By Kyle Jillson | July 19 2014 12:30

Y.E.S. participants nominate one another for special awards at summit's end

2014 NRA Youth Education Summit at the National Archives in Washington, D.C.

Fairfax, Virginia - At the end of each year's Youth Education Summit (Y.E.S.), after the students have gotten to know one another over a week of exploring sites around the Washington, D.C. area while learning about our federal government and the importance of our rights, everyone gets a chance to nominate their friends for special superlative awards. Event Support Coordinator Peter Lawless, the man who put this year's Y.E.S. together, wrote a great article detailing the superlatives and who won this year's awards.

The students of this year’s Y.E.S. grew incredibly close over the course of just one week. While other summer programs geared towards high school students are prone to form cliques, these 44 participants from 38 different states stood out as an exception to teenage stereotypes and consistently looked out for one another, making sure each person was fully included in each of the program’s activities and treated with respect. Since Y.E.S. serves as one of NRA’s investment in the leaders of America’s upcoming generation, seeing these qualities in so many youths that started the summit as strangers serves as a strong reassurance that our country will be in good hands when it is their turn to lead the nation.

Those who are admitted to Y.E.S. know that at $15,000 in college scholarships are awarded to exceptional participants as selected by the chaperones and NRA Staff. However, the students also have the opportunity to recognize each other with peer-voted superlative awards. The categories were determined and the prizes were purchased from NRA Store by NRA Staff before the summit. When the ballots were submitted and counted, NRA staff noticed that practically every participant had been voted for at least once in one category or another, once again showing just how tight-knit a group this year’s group had become over the course of just one week. Both the scholarships and the superlative awards are presented during a semi-formal banquet and ceremony at the conclusion of the week’s events. This year NRA President Jim Porter and his wife Kathryn were present to see the students receive their awards.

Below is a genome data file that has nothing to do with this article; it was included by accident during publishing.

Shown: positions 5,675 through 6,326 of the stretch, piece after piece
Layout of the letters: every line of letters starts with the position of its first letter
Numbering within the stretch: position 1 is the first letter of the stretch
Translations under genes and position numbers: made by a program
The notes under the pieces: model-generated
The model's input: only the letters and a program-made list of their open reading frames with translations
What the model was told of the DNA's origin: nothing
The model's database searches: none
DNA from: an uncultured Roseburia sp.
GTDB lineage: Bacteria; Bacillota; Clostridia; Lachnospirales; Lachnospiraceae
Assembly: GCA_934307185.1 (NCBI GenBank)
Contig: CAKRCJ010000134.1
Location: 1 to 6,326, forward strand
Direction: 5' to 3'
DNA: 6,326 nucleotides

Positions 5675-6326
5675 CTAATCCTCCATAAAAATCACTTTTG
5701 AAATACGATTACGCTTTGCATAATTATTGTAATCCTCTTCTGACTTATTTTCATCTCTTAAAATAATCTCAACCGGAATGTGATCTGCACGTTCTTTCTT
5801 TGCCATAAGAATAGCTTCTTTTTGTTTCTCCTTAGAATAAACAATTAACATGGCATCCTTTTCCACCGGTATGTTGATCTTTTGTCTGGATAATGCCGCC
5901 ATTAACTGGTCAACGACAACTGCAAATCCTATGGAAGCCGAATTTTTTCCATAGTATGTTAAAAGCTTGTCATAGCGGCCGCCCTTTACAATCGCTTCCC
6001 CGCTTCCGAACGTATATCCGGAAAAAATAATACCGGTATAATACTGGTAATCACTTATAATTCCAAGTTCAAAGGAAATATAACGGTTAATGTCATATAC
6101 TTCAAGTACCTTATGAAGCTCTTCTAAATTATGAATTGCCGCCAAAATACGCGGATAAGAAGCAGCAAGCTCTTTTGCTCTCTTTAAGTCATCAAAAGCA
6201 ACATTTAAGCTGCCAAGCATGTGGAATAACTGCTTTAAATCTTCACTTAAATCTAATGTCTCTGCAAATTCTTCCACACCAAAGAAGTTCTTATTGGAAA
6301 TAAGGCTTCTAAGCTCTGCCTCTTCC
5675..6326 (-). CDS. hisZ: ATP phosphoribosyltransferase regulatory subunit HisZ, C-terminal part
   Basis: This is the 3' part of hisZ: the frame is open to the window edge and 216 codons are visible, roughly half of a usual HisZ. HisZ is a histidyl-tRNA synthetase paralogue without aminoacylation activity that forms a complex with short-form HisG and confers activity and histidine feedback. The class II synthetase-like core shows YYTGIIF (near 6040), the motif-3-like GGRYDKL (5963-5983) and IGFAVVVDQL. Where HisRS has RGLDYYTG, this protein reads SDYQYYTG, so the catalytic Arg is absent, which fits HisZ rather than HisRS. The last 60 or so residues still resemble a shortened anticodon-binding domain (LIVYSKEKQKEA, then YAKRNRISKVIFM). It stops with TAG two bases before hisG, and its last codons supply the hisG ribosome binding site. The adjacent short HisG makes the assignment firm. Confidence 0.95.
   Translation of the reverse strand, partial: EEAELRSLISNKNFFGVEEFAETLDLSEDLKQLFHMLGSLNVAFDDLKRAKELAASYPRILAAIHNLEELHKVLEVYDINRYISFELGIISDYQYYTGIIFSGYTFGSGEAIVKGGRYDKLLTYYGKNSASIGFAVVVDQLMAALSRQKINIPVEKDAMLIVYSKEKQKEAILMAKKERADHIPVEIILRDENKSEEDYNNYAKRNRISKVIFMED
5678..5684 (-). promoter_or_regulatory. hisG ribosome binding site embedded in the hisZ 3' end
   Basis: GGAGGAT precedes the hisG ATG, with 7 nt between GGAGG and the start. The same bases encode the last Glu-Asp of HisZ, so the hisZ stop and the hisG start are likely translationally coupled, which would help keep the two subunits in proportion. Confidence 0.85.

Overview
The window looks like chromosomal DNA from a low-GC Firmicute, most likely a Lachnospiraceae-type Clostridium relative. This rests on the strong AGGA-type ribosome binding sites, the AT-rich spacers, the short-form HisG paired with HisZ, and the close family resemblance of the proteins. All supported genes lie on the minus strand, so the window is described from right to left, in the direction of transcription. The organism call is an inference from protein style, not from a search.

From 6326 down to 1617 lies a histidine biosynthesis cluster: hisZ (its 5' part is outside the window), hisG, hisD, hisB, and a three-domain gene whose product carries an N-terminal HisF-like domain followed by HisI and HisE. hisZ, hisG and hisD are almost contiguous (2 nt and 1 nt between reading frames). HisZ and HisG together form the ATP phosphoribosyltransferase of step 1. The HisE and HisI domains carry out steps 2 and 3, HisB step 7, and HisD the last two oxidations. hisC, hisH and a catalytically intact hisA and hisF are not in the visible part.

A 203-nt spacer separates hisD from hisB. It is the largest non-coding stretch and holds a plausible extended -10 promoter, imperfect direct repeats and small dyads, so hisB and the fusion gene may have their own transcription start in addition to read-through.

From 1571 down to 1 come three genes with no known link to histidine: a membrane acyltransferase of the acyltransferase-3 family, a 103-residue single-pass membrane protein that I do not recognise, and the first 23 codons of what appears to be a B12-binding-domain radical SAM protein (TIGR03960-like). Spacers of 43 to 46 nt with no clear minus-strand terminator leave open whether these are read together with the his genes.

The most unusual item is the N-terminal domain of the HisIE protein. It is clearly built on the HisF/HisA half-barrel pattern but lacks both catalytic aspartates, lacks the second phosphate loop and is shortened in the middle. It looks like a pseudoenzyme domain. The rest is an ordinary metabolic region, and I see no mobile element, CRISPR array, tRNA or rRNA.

Mister Y.E.S. 2014: Tyler Clancy, Beaufort, SC
The “Mister Y.E.S.” award goes to the male student whose peers select him as the best example of a Y.E.S. participant. Tyler consistently stood out as a leader in the group. He was always presentable, attentive, eager to learn, and conducted himself like a southern gentleman (think Atticus Finch for comparison). Tyler was awarded an ACU-style camo cap embroidered with the NRA emblem.

Miss Y.E.S. 2014: Shawna Pantzke, Fargo, ND
The “Miss Y.E.S.” award goes to the female student who exemplifies the same qualities that would distinguish a Mister Y.E.S. candidate above others. Shawna was selected by her peers for her outstanding attitude and outgoing personality. Her conduct also impressed the chaperones and staff, who selected her to be one of four students to participate in a wreath-laying ceremony at the Tomb of the Unknown Soldier. Shawna was awarded a pink digital camo ball cap to match Mister Y.E.S. 2014.

Most Likely to Chaperone a Future Y.E.S.: Brad Petras, Slidell, LA